Posted from Chandler, Arizona May 20, 2o1o



Fixed Term Parliaments: What would Churchill do?

14 May
Winston Churchill in Downing Street giving his...
Image via Wikipedia

Former Transport Secretary, Lord Adonis – yes, that is his real name – has been speaking out against the fixed term parliamentary system introduced by the new Tory/LibDem coalition, describing the idea as a “constitutional outrage”. I know, some might say it’s just a case of sour grapes from the losing party, but he does have some support from constitutional experts.

The argument for change is that the country needs a strong and stable government to oversee the rebuilding of the economy following the credit crisis and bailing out of the banking system. Superficially that does make sense, but closer scrutiny suggests it’s an extremely misleading idea.

During World War Two, Britain was run by a coalition government installed after a vote of no confidence led to the resignation of Conservative prime minister, Neville Chamberlain whose policies of appeasement had proved both unsuccessful and hugely unpopular. Winston Churchill became PM, and later found himself facing a similar vote, but survived to lead the country to victory. I do wonder what he’d think about his successors trying to manipulate public anxiety to make changes to the parliamentary system.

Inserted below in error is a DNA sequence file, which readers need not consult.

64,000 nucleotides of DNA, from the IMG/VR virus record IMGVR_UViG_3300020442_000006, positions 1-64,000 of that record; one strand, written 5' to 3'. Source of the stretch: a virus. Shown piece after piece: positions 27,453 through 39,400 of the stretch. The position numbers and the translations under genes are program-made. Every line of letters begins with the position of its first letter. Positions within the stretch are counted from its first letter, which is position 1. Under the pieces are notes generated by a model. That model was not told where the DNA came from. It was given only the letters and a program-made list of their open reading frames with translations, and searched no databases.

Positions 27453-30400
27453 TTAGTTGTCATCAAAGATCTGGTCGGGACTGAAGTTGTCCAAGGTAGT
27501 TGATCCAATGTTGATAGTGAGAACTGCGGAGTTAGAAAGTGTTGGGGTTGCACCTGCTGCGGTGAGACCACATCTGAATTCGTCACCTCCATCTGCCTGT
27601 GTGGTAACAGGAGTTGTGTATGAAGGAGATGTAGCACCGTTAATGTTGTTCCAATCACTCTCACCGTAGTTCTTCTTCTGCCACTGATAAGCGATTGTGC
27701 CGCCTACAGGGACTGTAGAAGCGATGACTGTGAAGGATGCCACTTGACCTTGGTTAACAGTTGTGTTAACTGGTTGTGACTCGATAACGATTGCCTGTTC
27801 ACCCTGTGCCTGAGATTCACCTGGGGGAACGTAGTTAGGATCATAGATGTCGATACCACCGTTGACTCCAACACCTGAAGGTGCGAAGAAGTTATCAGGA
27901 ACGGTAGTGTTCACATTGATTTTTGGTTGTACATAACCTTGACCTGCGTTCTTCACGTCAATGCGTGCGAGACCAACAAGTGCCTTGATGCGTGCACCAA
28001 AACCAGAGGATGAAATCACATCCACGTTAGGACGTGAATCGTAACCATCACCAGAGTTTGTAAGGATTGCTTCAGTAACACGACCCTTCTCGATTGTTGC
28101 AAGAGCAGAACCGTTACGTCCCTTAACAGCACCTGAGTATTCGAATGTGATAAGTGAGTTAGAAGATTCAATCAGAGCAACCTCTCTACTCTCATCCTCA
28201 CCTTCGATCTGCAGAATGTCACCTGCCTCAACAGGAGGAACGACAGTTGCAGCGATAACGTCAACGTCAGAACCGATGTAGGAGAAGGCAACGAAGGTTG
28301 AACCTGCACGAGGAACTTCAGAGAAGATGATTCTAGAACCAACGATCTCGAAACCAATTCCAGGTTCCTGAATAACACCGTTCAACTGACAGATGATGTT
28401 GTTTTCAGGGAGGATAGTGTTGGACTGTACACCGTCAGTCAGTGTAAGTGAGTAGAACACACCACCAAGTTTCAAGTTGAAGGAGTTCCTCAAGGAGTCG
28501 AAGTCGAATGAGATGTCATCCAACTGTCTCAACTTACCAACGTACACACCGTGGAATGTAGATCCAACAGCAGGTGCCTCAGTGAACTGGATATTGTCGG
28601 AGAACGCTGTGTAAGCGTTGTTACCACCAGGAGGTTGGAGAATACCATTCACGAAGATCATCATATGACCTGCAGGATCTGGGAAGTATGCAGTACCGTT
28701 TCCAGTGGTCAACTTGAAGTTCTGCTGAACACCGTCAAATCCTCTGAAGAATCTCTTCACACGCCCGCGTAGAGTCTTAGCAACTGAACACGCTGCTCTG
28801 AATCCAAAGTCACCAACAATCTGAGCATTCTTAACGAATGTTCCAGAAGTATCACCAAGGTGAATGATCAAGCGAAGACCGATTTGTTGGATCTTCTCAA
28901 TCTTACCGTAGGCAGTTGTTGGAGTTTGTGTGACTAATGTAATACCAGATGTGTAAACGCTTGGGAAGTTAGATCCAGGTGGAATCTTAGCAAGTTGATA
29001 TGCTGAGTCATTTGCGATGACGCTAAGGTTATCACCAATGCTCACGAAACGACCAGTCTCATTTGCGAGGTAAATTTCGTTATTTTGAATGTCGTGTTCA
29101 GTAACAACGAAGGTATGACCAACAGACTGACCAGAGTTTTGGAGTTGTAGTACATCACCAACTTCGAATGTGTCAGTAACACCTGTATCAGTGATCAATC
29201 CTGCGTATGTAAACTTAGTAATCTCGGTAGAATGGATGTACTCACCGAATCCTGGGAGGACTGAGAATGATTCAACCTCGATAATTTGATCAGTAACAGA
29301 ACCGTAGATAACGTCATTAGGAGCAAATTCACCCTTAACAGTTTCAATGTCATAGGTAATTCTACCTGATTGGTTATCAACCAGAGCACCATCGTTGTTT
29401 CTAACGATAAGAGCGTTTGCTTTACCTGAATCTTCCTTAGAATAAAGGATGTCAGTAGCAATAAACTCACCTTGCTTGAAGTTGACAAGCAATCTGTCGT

While it is true that we owe a stupendous amount of money, and that we will be paying it off for decades to come, this can not possibly compare to the threat the country faced in the 1940s. Back then, we also had a massive national debt – billions owed to the US alone* – and it was growing because not only did the country have to finance the war effort, there was also the cost of rebuilding once hostilities were over. And of course, the danger was not only financial, the world’s biggest super-power was camped just across the Channel and planning to invade. In the meantime they were bombing our towns and cities into rubble and attacking our shipping with the intention of starving us into submission. Yet, despite this, at no point did anyone think the government should be shored up with changes to the system which made it harder to remove them from power.